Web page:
I must declare my hand as not being entirely impartial as I grew up a stone's throw from the Grand Union Canal at Hanwell and used to walk to Brentford Docks. This is a fascinating book based on true experiences of the author although she has combined all her experiences of running narrow boats on the Grand Union between London and Birmingham during the second world war. This does make the women seem a little dizzy as all the misfortunes befall them on one trip but it is a fascinating account none the less and it is interesting how the women relate to each other and their expectations at a time when life was harder.
A girl's own adventure: MAIDENS' TRIP BY EMMA SMITH
One person found this helpful. Strangely not dated by the time that has passed. This is the story , well written and well structured, of young middle class women working as bargees during the war. By today's standards a hugely naif group of girls but you do come away believing that 'that was just how it was'. The whole way of life of the barge crews and the trade along the canals is well shown and is again something which has disappeared.
This is a very attractive tale. Kindle Edition Verified Purchase. Loved this, Bought it on Kindle I really enjoyed reading this book. I didnt know anything about the girls that worked on the barges so it was really interesting to read, I could not put this book down, a Brilliant read. Which Emma had written more It has made me want to learn more about the girls that worked for the WW2 canals, land army's.
Beautifully written story of how young women with no boating experience took important cargo by narrowboat from Limehouse docks in central London to the Midlands during the desperate times of WW2. Emma has brought together separate real incidents from her memory of several trips into just one 'fictional' journey I loved every minute of this.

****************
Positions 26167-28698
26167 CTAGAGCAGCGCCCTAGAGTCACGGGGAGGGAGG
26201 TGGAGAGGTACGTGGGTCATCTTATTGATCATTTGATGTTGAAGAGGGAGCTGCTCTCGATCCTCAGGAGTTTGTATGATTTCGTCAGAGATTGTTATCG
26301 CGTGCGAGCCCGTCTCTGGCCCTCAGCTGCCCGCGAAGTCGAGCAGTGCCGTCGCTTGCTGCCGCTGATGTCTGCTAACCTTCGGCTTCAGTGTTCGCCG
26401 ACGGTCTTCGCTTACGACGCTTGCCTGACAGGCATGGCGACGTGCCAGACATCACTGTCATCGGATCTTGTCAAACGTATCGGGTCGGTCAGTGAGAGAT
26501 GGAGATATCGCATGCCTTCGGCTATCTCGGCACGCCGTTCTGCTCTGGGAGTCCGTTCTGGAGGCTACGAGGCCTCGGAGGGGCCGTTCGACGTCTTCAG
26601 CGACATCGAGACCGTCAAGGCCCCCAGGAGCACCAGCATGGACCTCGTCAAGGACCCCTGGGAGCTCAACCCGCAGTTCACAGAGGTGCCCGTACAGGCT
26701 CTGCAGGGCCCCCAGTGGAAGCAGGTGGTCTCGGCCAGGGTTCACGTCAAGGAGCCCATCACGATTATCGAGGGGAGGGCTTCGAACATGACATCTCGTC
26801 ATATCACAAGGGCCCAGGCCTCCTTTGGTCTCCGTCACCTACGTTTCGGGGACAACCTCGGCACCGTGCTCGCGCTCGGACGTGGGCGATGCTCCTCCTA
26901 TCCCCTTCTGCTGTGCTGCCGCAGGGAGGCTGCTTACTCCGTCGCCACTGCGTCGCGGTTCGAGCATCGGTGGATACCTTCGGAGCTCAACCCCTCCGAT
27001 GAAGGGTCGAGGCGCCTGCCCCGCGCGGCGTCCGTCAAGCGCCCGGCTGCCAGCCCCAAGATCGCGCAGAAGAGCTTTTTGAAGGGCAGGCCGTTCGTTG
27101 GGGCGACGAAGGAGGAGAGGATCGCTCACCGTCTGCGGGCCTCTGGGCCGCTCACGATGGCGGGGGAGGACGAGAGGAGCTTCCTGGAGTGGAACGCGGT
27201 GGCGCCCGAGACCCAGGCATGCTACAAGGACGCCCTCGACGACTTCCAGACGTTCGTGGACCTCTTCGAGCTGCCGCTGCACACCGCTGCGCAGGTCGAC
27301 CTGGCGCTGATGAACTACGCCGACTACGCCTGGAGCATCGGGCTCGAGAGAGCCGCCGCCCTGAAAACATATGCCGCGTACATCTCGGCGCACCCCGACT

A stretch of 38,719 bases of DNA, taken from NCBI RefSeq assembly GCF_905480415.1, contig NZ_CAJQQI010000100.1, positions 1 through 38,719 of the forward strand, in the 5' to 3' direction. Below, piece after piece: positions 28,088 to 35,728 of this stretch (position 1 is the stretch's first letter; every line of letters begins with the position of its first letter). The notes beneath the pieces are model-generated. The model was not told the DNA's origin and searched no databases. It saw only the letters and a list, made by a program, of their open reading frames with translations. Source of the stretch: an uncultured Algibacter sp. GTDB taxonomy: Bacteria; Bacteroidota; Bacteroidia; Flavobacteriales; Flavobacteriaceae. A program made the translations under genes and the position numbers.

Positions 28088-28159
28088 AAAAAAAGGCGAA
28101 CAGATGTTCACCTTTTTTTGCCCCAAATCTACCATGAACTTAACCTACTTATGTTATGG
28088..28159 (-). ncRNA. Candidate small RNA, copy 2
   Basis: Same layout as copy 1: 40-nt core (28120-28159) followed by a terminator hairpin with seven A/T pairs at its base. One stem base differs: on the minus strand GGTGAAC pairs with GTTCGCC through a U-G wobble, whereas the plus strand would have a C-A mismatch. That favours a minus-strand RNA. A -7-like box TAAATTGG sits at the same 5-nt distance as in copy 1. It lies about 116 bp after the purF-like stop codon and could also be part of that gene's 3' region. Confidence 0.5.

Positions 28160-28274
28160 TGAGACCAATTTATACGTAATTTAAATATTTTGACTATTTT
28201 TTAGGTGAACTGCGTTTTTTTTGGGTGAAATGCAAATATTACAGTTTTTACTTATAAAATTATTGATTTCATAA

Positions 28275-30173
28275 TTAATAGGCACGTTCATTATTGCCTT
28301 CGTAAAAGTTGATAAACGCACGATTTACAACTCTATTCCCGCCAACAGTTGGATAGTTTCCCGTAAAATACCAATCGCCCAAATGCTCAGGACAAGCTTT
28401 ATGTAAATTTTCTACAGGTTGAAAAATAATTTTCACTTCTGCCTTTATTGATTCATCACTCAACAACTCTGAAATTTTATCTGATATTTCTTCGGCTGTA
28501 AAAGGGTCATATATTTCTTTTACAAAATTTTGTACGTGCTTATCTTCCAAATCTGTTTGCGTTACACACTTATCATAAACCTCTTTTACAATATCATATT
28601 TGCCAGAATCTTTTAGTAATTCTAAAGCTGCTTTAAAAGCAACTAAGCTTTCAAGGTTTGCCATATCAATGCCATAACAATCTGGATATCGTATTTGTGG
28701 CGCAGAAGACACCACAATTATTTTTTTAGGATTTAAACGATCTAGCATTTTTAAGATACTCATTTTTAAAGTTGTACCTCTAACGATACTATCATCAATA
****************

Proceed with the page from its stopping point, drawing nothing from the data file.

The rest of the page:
There's a freshness, a lightness of touch, that makes for a very readable story. What's more it's one of those things that tends to get overlooked.
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We all know about the Land Girls but who knew about this. If you've spent any time in a narrow boat, and even if you haven't, give this a whirl. An enjoyable tale of working the inland waterways during the second world war. Factually accurate in a lot of specifics, even covering some of the errors novices make. The author wrote with regards to her own memories but combined several journeys into one single trip which seems to leave the affair as a one of expedition. Still worth a read. This is another excellent read, if like me love the canals and reading about them in the hey day.
About three women taking over thier own narrow boats after training in WW2. It was adventure they never invisage.
Emma Smith's wartime account of life on the Canals is a fascinating read for canal buffs like me; I have walked every step of the Grand Union and I knew the places of which she writes. However I passed the book to others with no interest in canals and they found it equally interesting and compelling, it's just a great story.
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Emma Smith - Maidens' Trip
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She was born Elspeth Hallsmith in , and last year she published The Great Western Beach, a magical memoir of her childhood in Cornwall. But prizes are no guarantee of lasting fame, and although Smith continued to write successful children's books and short stories, and in published a further novel, her earlier books were almost neglected enough to qualify for entry into the cemetery of forgotten books. This, together with the success of The Great Western Beach, began a glorious late flowering of Smith's literary career.
In her preface to the new edition, Smith writes that 'Maidens' Trip is part fact, and part fiction, and no one has ever been quite sure which heading it ought properly to come under. All the things that happen to the three characters did actually happen to actual girls, but over a much longer period of time and to a number of different girls'.
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The exigencies of wartime supply the background to the book. The Grand Union Canal was then a commercial waterway used by boats carrying cargos of steel, cement and coal between London and Birmingham.
BBC Radio 4 - Afternoon Drama, Emma Smith - Maidens' Trip
In Smith, a good middle-class girl, was signed on by the Grand Union Canal Carrying Company under its wartime scheme of employing women to run boats left idle by the absence of men at war. The success of the scheme was limited - accidents were frequent, and many girls left to join the Wrens - so there were only ever a few girls working the boats on the canal.
Their experience was a world away from that of the 'boaters' - the families who lived full-time on their vessels, perpetually on the move, often unable to read or write and isolated from the world of house-dwellers by 'a kind of social silence'.
That glorious sense of liberation effervesces through Maidens' Trip. Cold, damp, drudgery and occasional disaster hardly ever quell the appetite for adventure of Emma, Nanette and Charity, three year-olds who are tasting independence for the first time.